Flat characters are so often static and round characters so often dynamic that students often use the terms interchangeably. A character who undergoes a significant change during the course of the narrative will usually have to be complex enough to make that change psychologically convincing. In Saki’s short story, “The Interlopers,” however, we encounter two characters who are thoroughly flat. Ulrich von Gradwitz and Georg Znaeym hate each other fiercely. To say this is to sum up the personalities of both men for the purposes of the story. The fact that their one defining characteristic is exactly the same in both cases makes them indistinguishable from one another.
Despite being flat, both Ulrich and Georg are dynamic, since they abandon their hatred during the course of the story. Ulrich looks at Georg, sees the suffering in his face and suddenly sympathizes with “the man who was fighting so grimly against pain and exhaustion.” Perhaps one should call this empathy rather than sympathy, since Ulrich’s feelings are motivated by the fact that he is in exactly the same painful and dangerous predicament.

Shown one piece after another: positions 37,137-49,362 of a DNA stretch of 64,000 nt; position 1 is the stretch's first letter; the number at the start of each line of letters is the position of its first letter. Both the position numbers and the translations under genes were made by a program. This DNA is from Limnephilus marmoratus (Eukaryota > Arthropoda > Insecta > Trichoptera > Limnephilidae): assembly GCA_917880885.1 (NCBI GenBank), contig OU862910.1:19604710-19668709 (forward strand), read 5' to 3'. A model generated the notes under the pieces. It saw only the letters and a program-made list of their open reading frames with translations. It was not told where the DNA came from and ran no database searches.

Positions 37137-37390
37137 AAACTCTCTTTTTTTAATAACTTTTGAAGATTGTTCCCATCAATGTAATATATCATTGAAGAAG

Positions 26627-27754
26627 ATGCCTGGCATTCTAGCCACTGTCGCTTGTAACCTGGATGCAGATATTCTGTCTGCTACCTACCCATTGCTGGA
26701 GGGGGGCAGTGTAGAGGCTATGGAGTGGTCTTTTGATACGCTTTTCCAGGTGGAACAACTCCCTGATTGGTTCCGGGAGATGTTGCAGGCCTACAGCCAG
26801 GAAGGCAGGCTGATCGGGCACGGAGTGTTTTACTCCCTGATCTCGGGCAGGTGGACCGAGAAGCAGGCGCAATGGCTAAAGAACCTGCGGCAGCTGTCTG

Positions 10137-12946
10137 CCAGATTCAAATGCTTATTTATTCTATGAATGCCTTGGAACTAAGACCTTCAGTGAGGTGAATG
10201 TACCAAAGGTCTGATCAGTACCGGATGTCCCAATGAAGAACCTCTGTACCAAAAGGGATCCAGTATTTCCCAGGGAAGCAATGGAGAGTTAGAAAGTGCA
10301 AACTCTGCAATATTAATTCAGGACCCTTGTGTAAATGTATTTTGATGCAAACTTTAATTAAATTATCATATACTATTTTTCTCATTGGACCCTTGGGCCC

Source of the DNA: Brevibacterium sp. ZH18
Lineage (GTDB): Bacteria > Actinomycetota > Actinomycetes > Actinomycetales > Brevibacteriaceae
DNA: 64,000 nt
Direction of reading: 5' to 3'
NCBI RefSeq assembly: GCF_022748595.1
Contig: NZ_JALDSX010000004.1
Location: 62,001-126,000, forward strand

Character change in a flat character is rare, but it is particularly dramatic because that character loses his/her single distinguishing feature. Perhaps the best-know instance is Scrooge, whose mean-spirited hatred of Christmas is completely reversed by the end of A Christmas Carol. Although “The Interlopers” is much shorter and less detailed, the sudden nature of the accident that traps both men beneath the tree lends some verisimilitude to the change.